“Faith is a living, daring confidence in God’s grace, so sure and certain that the believer would stake his life on it a thousand times. This knowledge of and confidence in God’s grace makes men glad and bold and happy in dealing with God and all creatures. And this is the work that the Holy Spirit performs in faith. Because of it, without compulsion, a person is ready and glad to do good to everyone, to serve everyone, to suffer everything, out of love and praise to God, who has shown him this grace. Thus it is impossible to separate works from faith, quite as impossible as to separate heat and light from fire.”
Jesus teaches that the good works of the saints will be rewarded in the judgment. But as St. Augustine said, “If...your merits are God’s gifts, God does not crown your merits as your merits, but as his gifts.”
The good works of the Christian are always externally marred by our human weakness, so that from our human perspective they are imperfect and flawed. But internally, in their essence, these works of love are highly pleasing to God because of where they come from - that is, from Christ himself, and from the life of Christ within us.
And on judgment day, as God’s grace toward us is confirmed for eternity, and as his covering over of our sins with the righteousness of his Son is finalized forever, God’s pleasure in our good works will likewise be made know.
In closing, we recall these words from Psalm 39, and from today’s Introit:
“O Lord, make me know my end, and what is the measure of my days; let me know how fleeting I am! Behold, you have made my days a few handbreadths, and my lifetime is as nothing before you. And now, O Lord, for what do I wait? My hope is in you. Deliver me from all my transgressions.” Amen.
27 November 2011 - Advent 1 - Mark 11:1-10
Blessed is he who comes in the name of the Lord!
Today we are entering into the season of Advent. The word “advent” comes from the Latin language, and means “coming.” It refers to the coming of Christ.
In the expression that was chanted by the crowd on the first Palm Sunday, “Blessed is he who comes in the name of the Lord,” the phrase “he who comes,” in the Greek, is actually one word.
The “coming” of Jesus is not incidental to who he is as the incarnate Son of God. We would not say that it doesn’t really matter whether he comes, or doesn’t come, as far as his status as the Messiah is concerned. It matters a great deal.
Jesus doesn’t just exist in a stationary position, still and unmoving. In his office and calling as the Christ of God, he is always the coming one. He is always “on the move,” as it were, toward us.
The God of Israel in general, is a God who comes to humanity. This is an important point, because the imagined gods of various human religions - even monotheistic religions - are not gods who are thought to “come” to us in such a way.
The Jehovah’s Witnesses teach that God sent the angel Michael to us to be our Savior. He himself did not come.
Islam teaches that God sent the prophet Muhammad to us, to teach us God’s ways. He himself did not come.
Much of the popular spirituality of our time doesn’t conceive of a God who comes to us, either. Rather, it is we who search for God, and who rise up to God, and who come to God.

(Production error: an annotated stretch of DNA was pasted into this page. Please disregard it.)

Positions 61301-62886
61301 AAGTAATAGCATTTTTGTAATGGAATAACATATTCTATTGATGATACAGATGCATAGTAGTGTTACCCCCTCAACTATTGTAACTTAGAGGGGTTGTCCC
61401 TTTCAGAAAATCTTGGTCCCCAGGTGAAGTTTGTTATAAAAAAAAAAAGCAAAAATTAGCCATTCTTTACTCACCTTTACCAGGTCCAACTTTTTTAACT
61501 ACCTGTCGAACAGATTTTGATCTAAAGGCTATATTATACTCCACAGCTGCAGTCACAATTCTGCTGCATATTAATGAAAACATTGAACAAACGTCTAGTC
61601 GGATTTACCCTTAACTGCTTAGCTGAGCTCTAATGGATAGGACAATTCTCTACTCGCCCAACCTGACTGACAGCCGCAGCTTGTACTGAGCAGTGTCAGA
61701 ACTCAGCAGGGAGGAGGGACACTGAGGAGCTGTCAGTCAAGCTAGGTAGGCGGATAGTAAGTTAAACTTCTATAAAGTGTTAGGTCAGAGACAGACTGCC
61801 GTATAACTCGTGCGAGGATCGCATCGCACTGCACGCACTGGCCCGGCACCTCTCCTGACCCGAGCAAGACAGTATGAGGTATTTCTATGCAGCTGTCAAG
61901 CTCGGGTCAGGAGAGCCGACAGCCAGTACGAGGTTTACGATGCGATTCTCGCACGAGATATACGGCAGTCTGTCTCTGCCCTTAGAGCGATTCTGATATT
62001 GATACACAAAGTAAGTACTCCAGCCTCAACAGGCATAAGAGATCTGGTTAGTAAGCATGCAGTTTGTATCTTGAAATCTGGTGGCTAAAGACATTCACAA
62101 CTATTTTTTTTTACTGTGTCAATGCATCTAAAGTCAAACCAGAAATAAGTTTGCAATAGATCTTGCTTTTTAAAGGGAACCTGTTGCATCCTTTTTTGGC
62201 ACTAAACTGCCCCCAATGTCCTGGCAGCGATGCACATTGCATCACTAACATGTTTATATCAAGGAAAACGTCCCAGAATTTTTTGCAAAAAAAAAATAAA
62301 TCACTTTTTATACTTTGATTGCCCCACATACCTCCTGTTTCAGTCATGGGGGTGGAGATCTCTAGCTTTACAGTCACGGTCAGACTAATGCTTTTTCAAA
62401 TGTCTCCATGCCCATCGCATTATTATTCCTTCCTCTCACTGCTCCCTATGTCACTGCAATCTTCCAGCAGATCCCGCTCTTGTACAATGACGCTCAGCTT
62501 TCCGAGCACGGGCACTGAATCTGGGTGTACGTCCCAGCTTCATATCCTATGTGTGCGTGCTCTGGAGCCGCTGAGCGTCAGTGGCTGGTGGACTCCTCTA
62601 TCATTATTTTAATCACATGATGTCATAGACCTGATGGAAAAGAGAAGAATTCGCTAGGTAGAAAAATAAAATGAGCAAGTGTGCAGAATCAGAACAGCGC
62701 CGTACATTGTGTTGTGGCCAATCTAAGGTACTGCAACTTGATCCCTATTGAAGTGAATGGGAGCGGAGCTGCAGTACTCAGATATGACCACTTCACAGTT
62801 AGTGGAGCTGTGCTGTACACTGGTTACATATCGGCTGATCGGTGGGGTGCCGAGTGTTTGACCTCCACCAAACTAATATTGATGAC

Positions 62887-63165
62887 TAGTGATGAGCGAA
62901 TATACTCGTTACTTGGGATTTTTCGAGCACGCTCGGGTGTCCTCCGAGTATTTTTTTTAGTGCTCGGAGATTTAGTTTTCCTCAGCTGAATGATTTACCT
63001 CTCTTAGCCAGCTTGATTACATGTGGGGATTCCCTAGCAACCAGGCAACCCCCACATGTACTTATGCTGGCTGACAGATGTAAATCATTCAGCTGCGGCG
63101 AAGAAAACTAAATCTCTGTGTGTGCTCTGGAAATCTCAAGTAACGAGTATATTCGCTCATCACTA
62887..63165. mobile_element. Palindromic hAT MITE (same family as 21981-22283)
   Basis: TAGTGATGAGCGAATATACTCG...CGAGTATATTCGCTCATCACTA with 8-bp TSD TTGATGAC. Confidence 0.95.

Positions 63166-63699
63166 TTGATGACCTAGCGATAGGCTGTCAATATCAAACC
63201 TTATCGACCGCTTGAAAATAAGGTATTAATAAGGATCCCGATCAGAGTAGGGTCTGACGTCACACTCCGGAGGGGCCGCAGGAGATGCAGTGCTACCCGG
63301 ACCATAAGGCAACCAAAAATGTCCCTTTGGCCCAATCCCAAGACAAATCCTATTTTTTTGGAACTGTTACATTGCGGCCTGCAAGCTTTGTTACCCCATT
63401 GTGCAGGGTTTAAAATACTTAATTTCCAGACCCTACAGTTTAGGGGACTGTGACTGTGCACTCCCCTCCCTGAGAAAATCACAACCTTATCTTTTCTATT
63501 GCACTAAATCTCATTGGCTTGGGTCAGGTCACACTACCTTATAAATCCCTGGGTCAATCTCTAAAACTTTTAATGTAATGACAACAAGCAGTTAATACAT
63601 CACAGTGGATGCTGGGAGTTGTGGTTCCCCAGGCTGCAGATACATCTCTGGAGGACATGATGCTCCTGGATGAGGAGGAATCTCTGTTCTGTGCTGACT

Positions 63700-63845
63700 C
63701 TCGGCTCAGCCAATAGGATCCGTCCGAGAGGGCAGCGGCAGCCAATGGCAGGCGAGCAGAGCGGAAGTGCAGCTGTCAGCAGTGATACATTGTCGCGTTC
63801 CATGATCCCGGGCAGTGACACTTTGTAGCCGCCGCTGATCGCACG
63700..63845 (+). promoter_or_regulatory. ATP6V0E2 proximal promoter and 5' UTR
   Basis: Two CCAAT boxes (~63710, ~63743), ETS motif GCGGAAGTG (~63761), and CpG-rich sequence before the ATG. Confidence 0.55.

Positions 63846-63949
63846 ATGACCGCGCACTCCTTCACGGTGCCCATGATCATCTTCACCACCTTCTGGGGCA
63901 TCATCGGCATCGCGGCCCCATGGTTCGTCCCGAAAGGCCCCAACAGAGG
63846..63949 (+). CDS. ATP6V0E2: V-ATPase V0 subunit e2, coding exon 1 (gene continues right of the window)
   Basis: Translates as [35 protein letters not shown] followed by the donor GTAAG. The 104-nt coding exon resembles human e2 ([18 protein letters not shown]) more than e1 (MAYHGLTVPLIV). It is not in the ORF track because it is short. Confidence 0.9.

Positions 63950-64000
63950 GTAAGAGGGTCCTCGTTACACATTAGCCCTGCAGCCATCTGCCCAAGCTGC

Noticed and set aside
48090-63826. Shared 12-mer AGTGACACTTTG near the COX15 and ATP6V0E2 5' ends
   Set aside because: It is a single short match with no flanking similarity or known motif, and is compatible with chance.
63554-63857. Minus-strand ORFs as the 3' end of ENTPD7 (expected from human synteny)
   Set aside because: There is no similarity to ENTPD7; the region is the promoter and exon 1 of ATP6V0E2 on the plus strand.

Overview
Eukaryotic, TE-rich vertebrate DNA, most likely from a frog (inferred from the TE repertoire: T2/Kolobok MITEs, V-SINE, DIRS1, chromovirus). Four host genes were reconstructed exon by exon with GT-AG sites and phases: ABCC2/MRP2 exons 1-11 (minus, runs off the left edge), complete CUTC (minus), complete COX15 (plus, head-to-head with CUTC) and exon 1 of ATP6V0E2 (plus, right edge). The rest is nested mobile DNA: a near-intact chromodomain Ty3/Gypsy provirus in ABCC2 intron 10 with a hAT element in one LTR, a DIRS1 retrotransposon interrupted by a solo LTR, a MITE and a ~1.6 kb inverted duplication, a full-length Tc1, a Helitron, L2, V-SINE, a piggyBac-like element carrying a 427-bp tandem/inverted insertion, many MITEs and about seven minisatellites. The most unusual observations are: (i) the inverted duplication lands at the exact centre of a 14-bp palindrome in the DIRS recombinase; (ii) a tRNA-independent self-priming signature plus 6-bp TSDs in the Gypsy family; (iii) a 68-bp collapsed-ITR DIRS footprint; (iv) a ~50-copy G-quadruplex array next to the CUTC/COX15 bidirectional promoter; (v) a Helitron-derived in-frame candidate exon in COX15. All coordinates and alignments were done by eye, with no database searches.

But none of these concepts are correct. The only God who actually exists, is not a God who stays in place, waiting for us to come to him. He is also not a God who limits himself to sending intermediaries to us, while he remains remote and distant.
The God of Israel comes to us. And Jesus, as the Son of God and the son of David, comes to us.
But the question of whether God, in effect, stays where he is, or whether he comes to us, is not the only question to be asked. We also need to ask why he is coming.
What is the purpose of his movement toward us? What is he going to do when he gets here?
The Tim Burton movie “Mars Attacks” is a fun and silly film. But even with its silliness, it can teach us a couple things.
In the film, after the Martians had arrived at the earth, but while they were still in orbit, the somewhat spacey “New Age” character “Barbara,” played by Annette Bening, was excited and gleeful over their appearance. She exclaimed, “the Martians heard our global common call for help. ... I think they’ve come to show us the way.”
In her naivete, she could not imagine that these extraterrestrial visitors had actually come to bring destruction and death. But if you’ve ever seen this film, you know how wrong she was.
In regard to the coming of God - which is reality, and not the stuff of silly movies - should we be like the “Barbara” character, and simply assume that his various comings among us will always be pleasant and happy occasions for all concerned?
When the Lord appeared to Moses in the burning bush, he said this:
“I am the God of your father, the God of Abraham, the God of Isaac, and the God of Jacob. ... I have surely seen the affliction of my people who are in Egypt, and have heard their cry because of their taskmasters.”
“I know their sufferings, and I have come down to deliver them out of the hand of the Egyptians, and to bring them up out of that land to a good and broad land, a land flowing with milk and honey, to the place of the Canaanites, the Hittites, the Amorites, the Perizzites, the Hivites, and the Jebusites.”
This coming of God to the people of Israel would be a good thing - for them. God was coming to deliver them from slavery in Egypt, and to bring them to their own country.
But what would the Lord’s coming be like for the Egyptians, who would suffer from many plagues, and whose army would be drowned in the sea, before this was all over? And what would the Lord’s coming be like for the current residents of the promised land, who would be either killed or expelled from the land, at God’s command?